Baseball has long been a family affair. As early as the brotherly love of the DiMaggios to the back-to-back home run prowess of the Griffeys, baseball DNA is prevalent in every era. Already this season, for example, we looked at Luke Dykstra, the Son of Nails (Lenny of course), and how that hard-nosed, gritty approach to the game seemed to have been passed down through the bloodlines.
Today’s minor leagues are full of the second comings of their fathers before them. One may have just inherited his pop’s legendary big swing.
Vladdy. Vlad the Impaler. Vladimir Guerrero went by many names over his 16-year career, but he was always known for that big swing. He is labeled by many as the best bad-ball hitter of all time, as there wasn’t a pitch the Vlad wouldn’t put his bat on, whether it was up, in, down, out or sometimes over his head. He always made good contact, never striking out more than 14 percent of the time in any one of his 16 big league seasons. His final numbers — .318/.379/.553 with 2,590 hits and 449 home runs, including his unbelievable 2004 MVP campaign — have left him ever so slightly on the wrong side of the Hall of Fame debate for the past few years, though by no means a long-shot to be inducted.
While his legacy may be his swing, or the fact that he played on two teams who’s names don’t even exist anymore (the Montreal Expos and the Anaheim Angels), Vlad, Jr. is doing his part to continue the family name. Coming off a very impressive 2016 rookie campaign, the sky may be the limit for the Little Impaler.
Like his father before him, Vlad Guerrero, Jr. is beginning his career north of the border. The Toronto Blue Jays were seemingly all in on the young Dominican, whom many believed was the best bat in the 2015 International free agent market. They traded away two prospects to increase their international bonus pool and penned Vlad, Jr. in July of 2015 for a whopping $3.9 million signing bonus at the young age of 16.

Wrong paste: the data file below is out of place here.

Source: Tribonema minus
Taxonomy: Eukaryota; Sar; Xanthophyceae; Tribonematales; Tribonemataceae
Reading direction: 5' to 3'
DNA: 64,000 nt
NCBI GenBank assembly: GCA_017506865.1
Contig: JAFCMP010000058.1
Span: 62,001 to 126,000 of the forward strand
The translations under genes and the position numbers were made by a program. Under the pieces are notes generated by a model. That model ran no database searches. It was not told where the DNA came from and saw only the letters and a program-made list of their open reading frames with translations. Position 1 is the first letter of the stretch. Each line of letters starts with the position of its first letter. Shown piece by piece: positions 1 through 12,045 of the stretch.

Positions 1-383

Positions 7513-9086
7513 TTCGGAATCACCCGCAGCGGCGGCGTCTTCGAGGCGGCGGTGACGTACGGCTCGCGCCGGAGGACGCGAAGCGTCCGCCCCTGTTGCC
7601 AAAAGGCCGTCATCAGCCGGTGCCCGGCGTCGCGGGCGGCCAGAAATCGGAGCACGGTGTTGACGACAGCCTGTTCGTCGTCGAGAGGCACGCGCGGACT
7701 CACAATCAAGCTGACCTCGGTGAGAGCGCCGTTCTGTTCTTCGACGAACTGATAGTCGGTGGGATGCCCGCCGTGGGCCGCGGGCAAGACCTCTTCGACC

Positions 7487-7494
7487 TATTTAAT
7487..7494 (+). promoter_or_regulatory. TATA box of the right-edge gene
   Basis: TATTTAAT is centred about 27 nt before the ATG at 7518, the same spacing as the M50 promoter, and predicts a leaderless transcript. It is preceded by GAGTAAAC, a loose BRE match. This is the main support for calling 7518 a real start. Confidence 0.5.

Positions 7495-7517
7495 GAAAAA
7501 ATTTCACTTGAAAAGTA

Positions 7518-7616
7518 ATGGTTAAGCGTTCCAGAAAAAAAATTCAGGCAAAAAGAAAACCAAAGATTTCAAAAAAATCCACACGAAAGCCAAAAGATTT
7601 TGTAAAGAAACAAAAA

He is smaller than his father, standing at 6-foot-1 and 200 pounds, and some feel he may be a bit less athletic, lacking the speed that made his father a perennial 30/30 threat. The power is certainly there, however, and now just 17 years old, who’s to say what can develop. His swing is big, and he seems to have an innate ability to put the bat on any ball anywhere in the strike zone.
His 2016 professional debut was impressive, and as previously mentioned, even more astonishing when you take into consideration that he isn’t even old enough to drive in some of the United States. Playing at Rookie level in the Appy League for the Bluefield Blue Jays, Guerrero, Jr. slashed .271/.359/.449, posting an .808 OPS. He raked eight home runs to go along with 12 doubles and was surprisingly very good on the base paths, stealing 15 of 20 attempts, although that could be equally indicative of the catching talent he was playing against. Still, it seems that if he isn’t as quick as Vlad, Sr. on his feet, he is at least as smart in picking his chances.
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